‘The last year of my studies was the last year before the war, and then I did not come back for my holidays at all. I was studying too hard—philosophy under Bergson and the piano under Wanda Landowska. And then for years I was a soldier and all people were swept away, and it did not seem to matter to ask how or where they were. So it was not till years later that I heard what had happened to my two old friends. It is a terrible story to me, not only because I had a sort of love for them, but because it is typical of us Slavs. Do you remember—no, we none of us can remember it, but we all have read of it—that at the end of the century people believed that something had happened to humanity and that we were all decadent and were all going to commit suicide? Fin de siècle, the very phrase means that. Everything takes a long time to reach this country, and this talk arrived here very late, in 1913, and in the meantime it had been translated into German and it had become heavy and morbid and to be feared. It came to this poor silly old man and he learned that the most modern thing to do was to kill yourself, and so he did it. He became very melancholy for a time, working at it as other old men work at learning chess, and then went into his stable and hanged himself, to be modern, to have an artificial death instead of a natural. I think he was probably sure that there was immortality, for, though he believed he was a freethinker, I do not believe it ever crossed his mind that he would not live after death. And soon afterward his wife also hanged herself, but I do not think there was anything modern about her reasons—they could not have been more ancient. In Shabatz many strange things happened, very many strange things indeed, but I think that of all of them nothing was ever more sad.’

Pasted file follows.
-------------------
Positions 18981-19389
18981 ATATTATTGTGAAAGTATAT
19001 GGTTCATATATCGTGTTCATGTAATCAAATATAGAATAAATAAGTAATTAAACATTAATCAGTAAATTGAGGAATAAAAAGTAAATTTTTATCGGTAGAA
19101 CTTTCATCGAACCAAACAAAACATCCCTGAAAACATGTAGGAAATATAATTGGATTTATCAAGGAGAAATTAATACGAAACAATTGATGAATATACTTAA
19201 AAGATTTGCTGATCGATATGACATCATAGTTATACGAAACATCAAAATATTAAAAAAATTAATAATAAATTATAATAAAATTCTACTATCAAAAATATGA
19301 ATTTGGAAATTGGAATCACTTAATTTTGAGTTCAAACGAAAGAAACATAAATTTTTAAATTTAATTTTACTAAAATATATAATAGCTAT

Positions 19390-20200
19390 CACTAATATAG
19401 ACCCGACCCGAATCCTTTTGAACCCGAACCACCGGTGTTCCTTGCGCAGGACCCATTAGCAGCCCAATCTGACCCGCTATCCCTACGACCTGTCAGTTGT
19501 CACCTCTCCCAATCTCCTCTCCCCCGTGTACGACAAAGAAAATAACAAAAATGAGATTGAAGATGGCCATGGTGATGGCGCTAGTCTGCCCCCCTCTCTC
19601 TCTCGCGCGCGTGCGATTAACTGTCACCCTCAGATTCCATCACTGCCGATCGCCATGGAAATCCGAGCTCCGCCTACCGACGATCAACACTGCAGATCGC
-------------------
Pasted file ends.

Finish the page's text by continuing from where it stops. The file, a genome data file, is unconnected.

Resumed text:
I slept, and woke up into a world of mirrors. They stretched away on each side of the railway, the hedges breathing on them with their narrow images. We were passing through the floods that every year afflict the basin of the Danube and its tributaries, and to me, who love water and in my heart cannot believe that many waters can be anything but pleasure heaped upon pleasure, there came a period of time, perhaps twenty minutes or half an hour, of pure delight.